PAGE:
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Maryland: Speed Camera Cash Used To Shock, Shoot And Spy On Drivers
Tasers, Glocks and cell phone spying device bought with speed camera profit in Salisbury, Maryland.

Under Maryland law, jurisdictions that operate speed cameras face strict limits on how much revenue can be generated and what local officials can buy with the money. Last month, the city council in Salisbury voted unanimously to take the automated ticketing cash and buy Glock training handguns, Tasers and a device that police can use to crack passwords and download data off the cell phones of motorists during a traffic stop.

Maryland's law autorizing the use of traffic cameras was highly controversial, first passing in 2006 over the veto of then-Governor Robert L. Ehrlich (R). To obtain the needed votes when expanding the speed camera program statewide in 2009, lawmakers agreed to a few compromises. Cities are not allowed to collect more than ten percent of their municipal budget from camera revenue, and profit must go "solely for public safety purposes, including pedestrian safety programs," according to Maryland Code Section 7-302.

In August, the city put in an order for nine Tasers at a cost of $12,500. Last month it approved purchase of eight Glock simunitions handguns and the purchase of a $12,083 mobile device used to crack the passwords and grab the data from mobile phones while in the field.

"The upgrade will allow police investigators to pull data from the most technically advanced cell phones and tablets," Salisbury Police Major David Meienschein wrote in a September 5 memo. "The Cellebrite UFED Touch is a device that is used to perform data extractions from cell phones, tablets, iPads, GPS and other electronic devices. Investigators have been able to obtain stored and deleted data files to include but not limited to: text messages, photographs, videos and contact lists."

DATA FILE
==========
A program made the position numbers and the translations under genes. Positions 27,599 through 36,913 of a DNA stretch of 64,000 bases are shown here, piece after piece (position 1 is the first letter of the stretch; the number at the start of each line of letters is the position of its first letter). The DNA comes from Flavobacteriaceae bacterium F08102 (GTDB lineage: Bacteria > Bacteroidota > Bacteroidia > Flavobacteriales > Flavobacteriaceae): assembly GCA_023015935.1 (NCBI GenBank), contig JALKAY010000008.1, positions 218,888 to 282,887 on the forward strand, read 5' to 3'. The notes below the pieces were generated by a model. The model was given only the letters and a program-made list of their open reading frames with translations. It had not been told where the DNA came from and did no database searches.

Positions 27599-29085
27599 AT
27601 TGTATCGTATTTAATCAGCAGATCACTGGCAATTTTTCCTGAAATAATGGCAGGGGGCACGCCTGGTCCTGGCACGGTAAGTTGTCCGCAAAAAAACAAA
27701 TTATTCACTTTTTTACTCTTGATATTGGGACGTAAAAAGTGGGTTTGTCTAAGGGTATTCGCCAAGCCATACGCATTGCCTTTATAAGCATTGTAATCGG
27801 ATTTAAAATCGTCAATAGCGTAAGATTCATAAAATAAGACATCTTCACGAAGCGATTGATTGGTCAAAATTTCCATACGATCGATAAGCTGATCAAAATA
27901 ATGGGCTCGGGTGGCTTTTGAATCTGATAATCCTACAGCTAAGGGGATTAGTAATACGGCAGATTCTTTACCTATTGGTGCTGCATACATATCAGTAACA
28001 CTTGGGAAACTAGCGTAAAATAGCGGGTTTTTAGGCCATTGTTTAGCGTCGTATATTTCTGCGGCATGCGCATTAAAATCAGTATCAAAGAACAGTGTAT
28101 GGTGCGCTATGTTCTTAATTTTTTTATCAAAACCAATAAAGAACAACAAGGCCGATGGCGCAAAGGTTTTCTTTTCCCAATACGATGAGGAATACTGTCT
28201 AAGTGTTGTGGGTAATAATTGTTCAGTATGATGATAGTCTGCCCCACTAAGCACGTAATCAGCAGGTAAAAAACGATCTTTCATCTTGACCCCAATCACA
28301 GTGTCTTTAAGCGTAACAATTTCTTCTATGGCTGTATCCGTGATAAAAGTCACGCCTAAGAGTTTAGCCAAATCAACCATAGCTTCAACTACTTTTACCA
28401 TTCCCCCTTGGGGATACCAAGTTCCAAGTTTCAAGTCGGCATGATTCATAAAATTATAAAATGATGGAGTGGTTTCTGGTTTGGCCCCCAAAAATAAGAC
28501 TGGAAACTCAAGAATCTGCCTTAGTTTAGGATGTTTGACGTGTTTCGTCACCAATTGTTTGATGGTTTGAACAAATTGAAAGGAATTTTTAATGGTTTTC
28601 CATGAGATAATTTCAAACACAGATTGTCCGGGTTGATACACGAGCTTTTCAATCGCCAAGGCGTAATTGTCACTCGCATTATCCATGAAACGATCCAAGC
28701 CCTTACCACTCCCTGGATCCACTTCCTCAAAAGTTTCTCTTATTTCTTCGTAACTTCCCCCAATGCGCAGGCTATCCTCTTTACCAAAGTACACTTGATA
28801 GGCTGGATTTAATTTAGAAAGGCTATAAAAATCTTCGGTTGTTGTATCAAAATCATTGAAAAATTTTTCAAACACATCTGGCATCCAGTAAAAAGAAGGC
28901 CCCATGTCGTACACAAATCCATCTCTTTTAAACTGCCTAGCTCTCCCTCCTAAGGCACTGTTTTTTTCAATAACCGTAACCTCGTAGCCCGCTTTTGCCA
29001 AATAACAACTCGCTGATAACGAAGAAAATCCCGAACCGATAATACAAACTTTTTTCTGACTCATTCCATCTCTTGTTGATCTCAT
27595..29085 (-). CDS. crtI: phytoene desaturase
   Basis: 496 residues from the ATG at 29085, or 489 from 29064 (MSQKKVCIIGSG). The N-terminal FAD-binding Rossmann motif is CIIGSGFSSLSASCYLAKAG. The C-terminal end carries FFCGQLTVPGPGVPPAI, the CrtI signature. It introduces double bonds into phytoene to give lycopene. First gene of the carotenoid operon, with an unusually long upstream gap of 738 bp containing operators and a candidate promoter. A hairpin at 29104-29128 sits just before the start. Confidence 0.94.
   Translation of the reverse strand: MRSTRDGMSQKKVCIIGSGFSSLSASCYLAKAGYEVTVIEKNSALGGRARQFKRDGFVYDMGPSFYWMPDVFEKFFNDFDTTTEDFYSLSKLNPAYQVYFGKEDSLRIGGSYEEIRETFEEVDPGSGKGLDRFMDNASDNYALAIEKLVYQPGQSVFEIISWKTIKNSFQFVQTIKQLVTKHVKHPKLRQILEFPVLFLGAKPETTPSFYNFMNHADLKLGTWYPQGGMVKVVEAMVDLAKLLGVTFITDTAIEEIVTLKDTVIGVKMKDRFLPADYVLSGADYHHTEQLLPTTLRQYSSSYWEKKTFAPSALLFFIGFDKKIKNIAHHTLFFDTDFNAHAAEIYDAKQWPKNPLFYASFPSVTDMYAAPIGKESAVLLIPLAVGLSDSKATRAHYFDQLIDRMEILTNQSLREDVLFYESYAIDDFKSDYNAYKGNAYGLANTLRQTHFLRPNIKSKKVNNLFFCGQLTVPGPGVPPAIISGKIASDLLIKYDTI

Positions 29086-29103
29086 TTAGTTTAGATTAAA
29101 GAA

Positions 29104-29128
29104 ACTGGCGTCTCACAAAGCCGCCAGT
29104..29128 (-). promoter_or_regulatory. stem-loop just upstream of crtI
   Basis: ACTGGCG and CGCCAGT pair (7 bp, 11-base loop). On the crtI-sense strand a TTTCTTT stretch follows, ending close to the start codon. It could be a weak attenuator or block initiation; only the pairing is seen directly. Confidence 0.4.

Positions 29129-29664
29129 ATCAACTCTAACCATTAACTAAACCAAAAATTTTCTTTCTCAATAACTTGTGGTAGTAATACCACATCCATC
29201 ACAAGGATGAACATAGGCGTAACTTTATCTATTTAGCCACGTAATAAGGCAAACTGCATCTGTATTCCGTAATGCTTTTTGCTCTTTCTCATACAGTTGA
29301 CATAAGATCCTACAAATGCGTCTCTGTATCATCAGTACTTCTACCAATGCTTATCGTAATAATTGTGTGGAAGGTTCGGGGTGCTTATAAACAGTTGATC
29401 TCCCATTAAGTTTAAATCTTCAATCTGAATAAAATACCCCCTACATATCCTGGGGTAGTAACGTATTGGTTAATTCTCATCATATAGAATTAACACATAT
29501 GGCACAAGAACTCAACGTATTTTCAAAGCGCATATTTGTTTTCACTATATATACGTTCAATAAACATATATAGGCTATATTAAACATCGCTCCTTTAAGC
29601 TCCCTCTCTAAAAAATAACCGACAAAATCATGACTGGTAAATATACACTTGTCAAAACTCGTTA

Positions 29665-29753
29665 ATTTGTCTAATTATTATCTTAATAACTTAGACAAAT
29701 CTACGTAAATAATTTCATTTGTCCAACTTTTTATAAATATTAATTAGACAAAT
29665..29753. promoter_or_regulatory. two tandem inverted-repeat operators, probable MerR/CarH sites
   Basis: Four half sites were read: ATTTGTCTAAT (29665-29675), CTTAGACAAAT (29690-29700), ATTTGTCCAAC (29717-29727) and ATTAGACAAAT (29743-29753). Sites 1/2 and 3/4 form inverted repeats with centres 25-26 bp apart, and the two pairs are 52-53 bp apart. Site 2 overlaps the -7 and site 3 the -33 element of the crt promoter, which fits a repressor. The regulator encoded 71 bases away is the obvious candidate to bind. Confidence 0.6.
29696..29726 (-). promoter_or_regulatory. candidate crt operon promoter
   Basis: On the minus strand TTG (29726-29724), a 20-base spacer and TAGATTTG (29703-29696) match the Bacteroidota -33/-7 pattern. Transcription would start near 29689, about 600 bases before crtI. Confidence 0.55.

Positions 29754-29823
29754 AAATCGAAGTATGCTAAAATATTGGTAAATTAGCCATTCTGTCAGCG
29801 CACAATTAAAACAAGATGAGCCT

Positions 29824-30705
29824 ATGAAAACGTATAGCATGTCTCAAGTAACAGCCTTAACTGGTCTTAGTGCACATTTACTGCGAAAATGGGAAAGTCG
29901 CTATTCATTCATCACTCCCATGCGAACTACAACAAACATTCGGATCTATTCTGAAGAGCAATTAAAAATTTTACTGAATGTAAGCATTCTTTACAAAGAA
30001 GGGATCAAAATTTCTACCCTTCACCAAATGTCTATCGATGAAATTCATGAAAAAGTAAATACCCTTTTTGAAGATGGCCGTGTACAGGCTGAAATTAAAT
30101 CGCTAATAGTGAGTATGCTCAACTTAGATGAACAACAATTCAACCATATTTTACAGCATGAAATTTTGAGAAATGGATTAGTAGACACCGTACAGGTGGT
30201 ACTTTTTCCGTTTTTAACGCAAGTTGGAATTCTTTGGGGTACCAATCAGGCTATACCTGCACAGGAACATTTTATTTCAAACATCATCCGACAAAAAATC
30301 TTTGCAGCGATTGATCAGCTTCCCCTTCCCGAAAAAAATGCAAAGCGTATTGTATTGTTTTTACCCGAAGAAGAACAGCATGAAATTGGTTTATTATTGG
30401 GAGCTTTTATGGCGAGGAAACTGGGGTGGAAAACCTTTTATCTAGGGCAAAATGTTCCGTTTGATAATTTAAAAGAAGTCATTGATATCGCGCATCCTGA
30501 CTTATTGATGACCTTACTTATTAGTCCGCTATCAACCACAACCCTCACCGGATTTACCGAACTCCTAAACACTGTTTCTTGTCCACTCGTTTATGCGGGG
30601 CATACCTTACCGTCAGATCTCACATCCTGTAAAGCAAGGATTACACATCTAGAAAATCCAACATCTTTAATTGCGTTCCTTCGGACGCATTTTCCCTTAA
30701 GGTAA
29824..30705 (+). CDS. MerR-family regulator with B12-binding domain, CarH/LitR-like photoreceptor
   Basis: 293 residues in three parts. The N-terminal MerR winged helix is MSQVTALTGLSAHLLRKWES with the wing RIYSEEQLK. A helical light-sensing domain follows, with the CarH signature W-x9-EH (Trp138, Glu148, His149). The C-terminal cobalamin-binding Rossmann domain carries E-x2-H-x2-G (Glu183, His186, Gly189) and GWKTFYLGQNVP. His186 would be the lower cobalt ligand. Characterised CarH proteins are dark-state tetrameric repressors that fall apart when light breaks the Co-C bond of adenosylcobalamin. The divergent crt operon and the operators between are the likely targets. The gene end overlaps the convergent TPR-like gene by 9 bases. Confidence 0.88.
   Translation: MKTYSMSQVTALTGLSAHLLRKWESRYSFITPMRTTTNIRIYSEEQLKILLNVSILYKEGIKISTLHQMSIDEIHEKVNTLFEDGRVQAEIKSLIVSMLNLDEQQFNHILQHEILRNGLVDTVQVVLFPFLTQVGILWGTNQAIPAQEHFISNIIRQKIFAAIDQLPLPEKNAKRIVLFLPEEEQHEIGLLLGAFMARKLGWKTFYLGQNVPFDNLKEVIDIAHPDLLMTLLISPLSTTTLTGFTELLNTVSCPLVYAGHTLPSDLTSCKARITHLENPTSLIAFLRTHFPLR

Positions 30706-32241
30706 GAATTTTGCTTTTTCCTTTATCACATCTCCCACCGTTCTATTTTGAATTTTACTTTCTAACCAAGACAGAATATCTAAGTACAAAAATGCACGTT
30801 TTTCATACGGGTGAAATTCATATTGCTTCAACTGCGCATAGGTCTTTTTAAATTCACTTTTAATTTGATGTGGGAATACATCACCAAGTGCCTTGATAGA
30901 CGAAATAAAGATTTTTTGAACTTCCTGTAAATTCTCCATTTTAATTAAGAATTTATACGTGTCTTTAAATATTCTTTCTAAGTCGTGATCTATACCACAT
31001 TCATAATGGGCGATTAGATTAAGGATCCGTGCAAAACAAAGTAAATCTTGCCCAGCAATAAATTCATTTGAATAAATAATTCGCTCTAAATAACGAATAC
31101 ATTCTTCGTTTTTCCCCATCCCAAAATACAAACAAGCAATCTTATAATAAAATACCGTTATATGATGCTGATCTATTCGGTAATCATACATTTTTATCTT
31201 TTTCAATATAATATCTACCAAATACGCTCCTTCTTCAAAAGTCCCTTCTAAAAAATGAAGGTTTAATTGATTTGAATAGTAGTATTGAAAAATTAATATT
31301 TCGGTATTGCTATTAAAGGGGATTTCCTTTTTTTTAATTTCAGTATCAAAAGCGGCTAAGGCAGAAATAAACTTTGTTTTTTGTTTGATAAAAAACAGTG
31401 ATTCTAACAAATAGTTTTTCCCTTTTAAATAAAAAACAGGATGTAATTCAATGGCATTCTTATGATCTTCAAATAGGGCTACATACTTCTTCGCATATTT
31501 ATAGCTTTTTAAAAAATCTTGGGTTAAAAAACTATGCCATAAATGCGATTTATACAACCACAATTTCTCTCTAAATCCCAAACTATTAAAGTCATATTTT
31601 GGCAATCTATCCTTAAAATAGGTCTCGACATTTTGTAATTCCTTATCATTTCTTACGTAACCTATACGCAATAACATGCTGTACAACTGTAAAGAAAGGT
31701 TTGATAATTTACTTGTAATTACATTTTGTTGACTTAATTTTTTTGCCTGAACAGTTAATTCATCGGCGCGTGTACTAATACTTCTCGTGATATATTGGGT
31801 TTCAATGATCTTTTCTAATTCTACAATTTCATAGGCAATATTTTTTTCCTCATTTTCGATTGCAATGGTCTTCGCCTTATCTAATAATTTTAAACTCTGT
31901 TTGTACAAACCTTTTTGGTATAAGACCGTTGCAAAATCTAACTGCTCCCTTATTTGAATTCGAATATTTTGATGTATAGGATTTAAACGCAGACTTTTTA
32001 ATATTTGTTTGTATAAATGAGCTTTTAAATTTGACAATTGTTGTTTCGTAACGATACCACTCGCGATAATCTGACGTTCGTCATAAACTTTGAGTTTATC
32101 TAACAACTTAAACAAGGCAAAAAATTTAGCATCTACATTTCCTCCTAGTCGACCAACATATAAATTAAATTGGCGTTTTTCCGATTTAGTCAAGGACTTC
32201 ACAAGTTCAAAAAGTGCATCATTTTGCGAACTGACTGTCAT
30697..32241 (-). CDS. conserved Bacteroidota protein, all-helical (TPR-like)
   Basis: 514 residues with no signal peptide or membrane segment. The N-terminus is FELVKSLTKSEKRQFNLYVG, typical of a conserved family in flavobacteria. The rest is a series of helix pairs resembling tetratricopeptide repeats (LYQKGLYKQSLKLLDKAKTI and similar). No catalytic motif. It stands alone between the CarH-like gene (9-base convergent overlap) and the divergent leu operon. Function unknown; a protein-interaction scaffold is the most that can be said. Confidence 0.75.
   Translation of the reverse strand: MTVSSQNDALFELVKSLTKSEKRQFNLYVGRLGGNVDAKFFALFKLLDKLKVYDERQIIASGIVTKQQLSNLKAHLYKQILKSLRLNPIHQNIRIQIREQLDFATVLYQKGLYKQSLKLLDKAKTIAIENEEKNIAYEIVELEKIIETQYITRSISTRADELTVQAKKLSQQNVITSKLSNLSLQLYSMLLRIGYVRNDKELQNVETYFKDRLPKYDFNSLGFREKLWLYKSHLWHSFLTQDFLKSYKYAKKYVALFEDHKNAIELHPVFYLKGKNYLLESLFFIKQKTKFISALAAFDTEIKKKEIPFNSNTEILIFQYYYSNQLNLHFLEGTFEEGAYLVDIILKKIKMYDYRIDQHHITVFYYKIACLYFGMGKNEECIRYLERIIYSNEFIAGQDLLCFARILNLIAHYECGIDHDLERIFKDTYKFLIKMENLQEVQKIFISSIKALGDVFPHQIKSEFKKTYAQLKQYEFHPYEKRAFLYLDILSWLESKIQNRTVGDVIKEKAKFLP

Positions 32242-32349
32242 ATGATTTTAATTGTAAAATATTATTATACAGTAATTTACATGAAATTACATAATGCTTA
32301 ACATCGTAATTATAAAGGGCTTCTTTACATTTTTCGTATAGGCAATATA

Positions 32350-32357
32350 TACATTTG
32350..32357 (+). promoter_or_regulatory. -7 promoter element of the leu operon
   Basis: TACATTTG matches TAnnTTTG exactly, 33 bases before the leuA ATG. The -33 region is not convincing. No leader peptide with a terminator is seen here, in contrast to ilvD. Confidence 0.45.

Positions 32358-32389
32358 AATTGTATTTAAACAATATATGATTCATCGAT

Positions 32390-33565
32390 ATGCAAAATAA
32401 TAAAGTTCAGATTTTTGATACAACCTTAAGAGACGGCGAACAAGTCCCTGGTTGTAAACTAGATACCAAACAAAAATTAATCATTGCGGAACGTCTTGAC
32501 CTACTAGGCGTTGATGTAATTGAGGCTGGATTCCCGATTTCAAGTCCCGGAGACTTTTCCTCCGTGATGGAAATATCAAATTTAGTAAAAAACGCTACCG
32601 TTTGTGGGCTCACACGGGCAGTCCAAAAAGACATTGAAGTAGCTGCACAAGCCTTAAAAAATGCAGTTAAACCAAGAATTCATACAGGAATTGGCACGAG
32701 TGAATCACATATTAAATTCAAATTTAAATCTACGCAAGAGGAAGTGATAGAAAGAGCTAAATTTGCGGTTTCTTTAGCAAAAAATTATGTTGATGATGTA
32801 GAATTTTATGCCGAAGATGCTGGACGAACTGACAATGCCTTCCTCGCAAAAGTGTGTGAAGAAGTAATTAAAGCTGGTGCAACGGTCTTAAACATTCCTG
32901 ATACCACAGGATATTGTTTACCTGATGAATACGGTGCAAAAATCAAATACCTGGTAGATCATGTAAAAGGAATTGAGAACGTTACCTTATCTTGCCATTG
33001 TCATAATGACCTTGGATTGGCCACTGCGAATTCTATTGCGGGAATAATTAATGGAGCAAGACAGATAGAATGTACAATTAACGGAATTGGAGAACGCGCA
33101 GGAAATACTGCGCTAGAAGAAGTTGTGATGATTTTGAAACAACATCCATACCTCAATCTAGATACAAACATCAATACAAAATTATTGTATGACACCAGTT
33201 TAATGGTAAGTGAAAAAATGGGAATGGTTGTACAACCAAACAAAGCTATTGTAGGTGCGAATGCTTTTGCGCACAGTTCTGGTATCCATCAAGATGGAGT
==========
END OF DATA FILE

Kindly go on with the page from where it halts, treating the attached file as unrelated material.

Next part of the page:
Ron Ely, head of the Maryland Drivers Alliance, says this is one of many examples of municipalities are making a mockery of the law.

"The so called 'public safety restriction' is a meaningless joke intended for public relations and has no practical effect," Ely told TheNewspaper. "Salisbury's interpretation of this provision is not surprising at all. Chevy Chase Village previously earmarked such funds on things like new locker rooms, office equipment, cable TV lines, and a new office for the police chief."

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